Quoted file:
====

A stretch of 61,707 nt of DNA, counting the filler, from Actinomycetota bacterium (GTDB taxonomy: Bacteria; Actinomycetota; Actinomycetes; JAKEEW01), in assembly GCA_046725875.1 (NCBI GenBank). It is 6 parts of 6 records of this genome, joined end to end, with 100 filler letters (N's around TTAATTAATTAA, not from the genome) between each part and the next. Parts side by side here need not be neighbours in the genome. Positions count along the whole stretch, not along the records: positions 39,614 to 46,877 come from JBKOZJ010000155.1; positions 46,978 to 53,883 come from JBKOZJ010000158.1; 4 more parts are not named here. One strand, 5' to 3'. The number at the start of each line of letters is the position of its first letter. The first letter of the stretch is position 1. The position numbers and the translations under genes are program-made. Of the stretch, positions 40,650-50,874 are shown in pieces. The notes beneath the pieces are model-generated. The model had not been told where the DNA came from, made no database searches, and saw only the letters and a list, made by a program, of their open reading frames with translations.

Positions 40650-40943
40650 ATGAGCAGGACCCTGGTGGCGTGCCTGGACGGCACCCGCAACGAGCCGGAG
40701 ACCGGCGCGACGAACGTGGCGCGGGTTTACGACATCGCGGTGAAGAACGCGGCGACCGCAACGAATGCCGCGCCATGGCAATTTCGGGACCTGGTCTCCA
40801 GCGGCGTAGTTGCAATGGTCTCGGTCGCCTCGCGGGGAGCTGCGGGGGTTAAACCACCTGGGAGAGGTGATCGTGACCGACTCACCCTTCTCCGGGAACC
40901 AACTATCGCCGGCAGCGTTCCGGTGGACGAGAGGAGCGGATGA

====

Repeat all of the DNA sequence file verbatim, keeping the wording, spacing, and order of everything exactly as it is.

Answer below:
A stretch of 61,707 nt of DNA, counting the filler, from Actinomycetota bacterium (GTDB taxonomy: Bacteria; Actinomycetota; Actinomycetes; JAKEEW01), in assembly GCA_046725875.1 (NCBI GenBank). It is 6 parts of 6 records of this genome, joined end to end, with 100 filler letters (N's around TTAATTAATTAA, not from the genome) between each part and the next. Parts side by side here need not be neighbours in the genome. Positions count along the whole stretch, not along the records: positions 39,614 to 46,877 come from JBKOZJ010000155.1; positions 46,978 to 53,883 come from JBKOZJ010000158.1; 4 more parts are not named here. One strand, 5' to 3'. The number at the start of each line of letters is the position of its first letter. The first letter of the stretch is position 1. The position numbers and the translations under genes are program-made. Of the stretch, positions 40,650-50,874 are shown in pieces. The notes beneath the pieces are model-generated. The model had not been told where the DNA came from, made no database searches, and saw only the letters and a list, made by a program, of their open reading frames with translations.

Positions 40650-40943
40650 ATGAGCAGGACCCTGGTGGCGTGCCTGGACGGCACCCGCAACGAGCCGGAG
40701 ACCGGCGCGACGAACGTGGCGCGGGTTTACGACATCGCGGTGAAGAACGCGGCGACCGCAACGAATGCCGCGCCATGGCAATTTCGGGACCTGGTCTCCA
40801 GCGGCGTAGTTGCAATGGTCTCGGTCGCCTCGCGGGGAGCTGCGGGGGTTAAACCACCTGGGAGAGGTGATCGTGACCGACTCACCCTTCTCCGGGAACC
40901 AACTATCGCCGGCAGCGTTCCGGTGGACGAGAGGAGCGGATGA